“Rest assured that if you are bothered by aircraft noise, you are not alone! ‘Noise as a Public Health Problem’ was the theme of the 12th Congress of the International Commission on the Biological Effects of Noise (ICBEN) which recently took place in Zurich. I presented two papers there and am now preparing a summary of what I learned. The European Union is well-aware of the adverse health effects of transportation noise (aircraft, rail, and road traffic noise) and is taking steps to minimize its effects. I also presented a paper on the adverse health effects of transportation noise at the Institute for Noise Control Engineering meeting on June 12 in Grand Rapids, Michigan.”

There’s another very hopeful perspective on this problem, although admittedly down the road a few years: the development of quiet (electric) aircraft. Lithium-ion battery-powered airplanes and helicopters have already been developed and flown in Germany and in the U.S. So take heart, quiet electric aircraft could very well be flying by 2027, the 100th anniversary of Charles Lindbergh’s historic transatlantic flight.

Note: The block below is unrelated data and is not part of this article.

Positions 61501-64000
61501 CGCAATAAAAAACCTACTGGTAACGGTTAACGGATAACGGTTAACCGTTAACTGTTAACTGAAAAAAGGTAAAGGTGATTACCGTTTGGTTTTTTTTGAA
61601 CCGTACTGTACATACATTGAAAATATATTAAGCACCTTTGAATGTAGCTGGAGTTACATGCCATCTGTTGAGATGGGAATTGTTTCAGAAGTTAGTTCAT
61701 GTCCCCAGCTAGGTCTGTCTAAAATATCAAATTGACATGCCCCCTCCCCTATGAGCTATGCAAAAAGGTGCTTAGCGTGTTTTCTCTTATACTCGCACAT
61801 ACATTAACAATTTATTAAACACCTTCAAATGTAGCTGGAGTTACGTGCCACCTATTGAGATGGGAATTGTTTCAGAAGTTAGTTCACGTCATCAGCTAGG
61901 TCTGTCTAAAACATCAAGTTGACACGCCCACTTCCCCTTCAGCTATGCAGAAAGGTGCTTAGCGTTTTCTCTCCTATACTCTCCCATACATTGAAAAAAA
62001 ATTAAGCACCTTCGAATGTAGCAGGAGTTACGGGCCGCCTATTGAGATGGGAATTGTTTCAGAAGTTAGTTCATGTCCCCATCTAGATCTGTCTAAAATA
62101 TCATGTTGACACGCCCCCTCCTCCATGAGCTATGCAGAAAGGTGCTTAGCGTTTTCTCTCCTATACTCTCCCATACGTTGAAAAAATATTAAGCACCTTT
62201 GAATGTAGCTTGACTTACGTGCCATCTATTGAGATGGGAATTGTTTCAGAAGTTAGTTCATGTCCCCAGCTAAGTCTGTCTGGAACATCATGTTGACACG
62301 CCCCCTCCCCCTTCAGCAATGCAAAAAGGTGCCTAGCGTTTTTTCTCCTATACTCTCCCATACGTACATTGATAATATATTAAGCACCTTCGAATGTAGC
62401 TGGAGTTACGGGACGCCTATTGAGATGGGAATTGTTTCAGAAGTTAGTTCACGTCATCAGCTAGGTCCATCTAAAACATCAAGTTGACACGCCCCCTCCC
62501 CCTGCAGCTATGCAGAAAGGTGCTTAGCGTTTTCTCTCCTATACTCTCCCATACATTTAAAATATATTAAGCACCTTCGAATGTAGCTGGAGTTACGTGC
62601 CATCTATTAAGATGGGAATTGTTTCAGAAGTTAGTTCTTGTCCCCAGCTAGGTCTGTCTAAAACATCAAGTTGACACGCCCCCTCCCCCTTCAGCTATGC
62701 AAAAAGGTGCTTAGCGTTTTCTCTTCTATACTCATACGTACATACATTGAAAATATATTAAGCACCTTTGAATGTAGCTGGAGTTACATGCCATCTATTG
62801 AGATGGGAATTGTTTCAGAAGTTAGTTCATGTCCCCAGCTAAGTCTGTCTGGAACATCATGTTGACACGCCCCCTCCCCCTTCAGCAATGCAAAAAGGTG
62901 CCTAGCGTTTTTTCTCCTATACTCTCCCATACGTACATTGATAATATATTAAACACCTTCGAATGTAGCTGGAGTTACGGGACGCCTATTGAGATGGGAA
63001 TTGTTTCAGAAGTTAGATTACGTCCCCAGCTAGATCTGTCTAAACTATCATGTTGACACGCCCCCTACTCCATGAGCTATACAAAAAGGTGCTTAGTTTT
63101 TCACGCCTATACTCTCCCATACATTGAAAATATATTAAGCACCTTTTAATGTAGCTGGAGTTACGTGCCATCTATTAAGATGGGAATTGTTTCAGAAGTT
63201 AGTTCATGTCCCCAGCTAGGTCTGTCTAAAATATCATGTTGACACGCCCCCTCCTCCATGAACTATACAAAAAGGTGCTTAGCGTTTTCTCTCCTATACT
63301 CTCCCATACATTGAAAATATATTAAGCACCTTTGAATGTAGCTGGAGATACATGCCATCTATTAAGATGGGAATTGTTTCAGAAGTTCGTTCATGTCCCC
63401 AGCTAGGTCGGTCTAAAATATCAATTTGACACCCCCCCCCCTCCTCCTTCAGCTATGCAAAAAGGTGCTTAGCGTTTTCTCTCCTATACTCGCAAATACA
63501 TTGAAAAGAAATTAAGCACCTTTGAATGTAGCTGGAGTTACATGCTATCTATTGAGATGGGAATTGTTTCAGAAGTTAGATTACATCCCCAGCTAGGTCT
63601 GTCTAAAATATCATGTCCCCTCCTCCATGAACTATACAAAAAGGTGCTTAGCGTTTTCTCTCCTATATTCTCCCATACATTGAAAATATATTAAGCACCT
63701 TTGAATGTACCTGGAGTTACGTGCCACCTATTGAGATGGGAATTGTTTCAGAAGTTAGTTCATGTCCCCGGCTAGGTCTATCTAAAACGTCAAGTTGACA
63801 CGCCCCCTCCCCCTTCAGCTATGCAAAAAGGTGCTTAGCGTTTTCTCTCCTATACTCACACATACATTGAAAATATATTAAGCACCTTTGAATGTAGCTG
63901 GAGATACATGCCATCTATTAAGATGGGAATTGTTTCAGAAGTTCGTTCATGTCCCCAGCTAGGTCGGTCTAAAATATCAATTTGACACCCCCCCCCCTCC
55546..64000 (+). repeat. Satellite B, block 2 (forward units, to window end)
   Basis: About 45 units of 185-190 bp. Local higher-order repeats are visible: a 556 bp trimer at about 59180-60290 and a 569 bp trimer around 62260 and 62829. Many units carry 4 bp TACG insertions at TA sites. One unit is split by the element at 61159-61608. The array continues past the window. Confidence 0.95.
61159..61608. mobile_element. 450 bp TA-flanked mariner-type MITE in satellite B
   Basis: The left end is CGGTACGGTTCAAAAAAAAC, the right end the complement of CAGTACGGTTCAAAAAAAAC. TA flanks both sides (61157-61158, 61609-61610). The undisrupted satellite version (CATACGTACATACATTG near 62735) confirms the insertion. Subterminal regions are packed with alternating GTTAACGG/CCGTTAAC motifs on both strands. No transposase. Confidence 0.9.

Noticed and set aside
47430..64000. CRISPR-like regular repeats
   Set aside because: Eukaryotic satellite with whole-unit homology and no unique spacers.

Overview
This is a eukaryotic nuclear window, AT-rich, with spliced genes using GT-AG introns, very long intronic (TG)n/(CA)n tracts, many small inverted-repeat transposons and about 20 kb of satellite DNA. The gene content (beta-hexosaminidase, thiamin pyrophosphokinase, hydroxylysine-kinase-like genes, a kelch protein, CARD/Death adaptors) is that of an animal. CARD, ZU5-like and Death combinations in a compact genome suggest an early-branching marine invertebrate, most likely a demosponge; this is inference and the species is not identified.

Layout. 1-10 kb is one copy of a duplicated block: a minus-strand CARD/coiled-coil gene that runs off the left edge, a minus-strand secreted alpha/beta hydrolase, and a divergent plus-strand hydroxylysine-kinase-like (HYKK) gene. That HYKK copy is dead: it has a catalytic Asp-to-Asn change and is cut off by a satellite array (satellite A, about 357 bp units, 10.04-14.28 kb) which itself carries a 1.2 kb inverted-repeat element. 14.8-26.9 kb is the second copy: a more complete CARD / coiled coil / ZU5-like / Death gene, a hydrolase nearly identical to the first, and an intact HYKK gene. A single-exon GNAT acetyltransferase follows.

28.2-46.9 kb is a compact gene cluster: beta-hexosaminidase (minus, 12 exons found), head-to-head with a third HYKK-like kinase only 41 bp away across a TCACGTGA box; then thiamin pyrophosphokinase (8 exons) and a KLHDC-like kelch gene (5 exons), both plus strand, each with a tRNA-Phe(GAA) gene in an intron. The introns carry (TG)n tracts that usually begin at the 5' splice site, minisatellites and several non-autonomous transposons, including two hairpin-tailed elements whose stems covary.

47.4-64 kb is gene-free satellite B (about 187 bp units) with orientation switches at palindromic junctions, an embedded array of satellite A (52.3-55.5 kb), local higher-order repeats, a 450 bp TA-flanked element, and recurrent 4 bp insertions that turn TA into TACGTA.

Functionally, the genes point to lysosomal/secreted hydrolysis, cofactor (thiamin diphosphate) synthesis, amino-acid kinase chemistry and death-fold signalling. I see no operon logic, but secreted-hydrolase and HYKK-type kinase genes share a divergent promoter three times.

David Sykes chairs/co-chairs four national professional groups in acoustical science: The Acoustics Research Council, ANSI S12 WG44, The Rothschild Foundation Task Force on Acoustics, and the FGI Acoustics Working Group. He is also a board member of the American Tinnitus Association, co-founder of the Laboratory for Advanced Research in Acoustics (LARA) at Rensselaer Polytechnic Institute, lead author of “Sound & Vibration 2.0 (2012, Springer-Verlag), and a contributor to “Technology for a Quieter America” (2011, National Academy of Engineering). A graduate of the University of California/Berkeley with graduate degrees from Cornell University, he is a frequent organizer of and speaker at professional conferences in the U.S., Europe, Asia, and the Middle East.

Always read the fine print when a study comes out trivializing noise complaints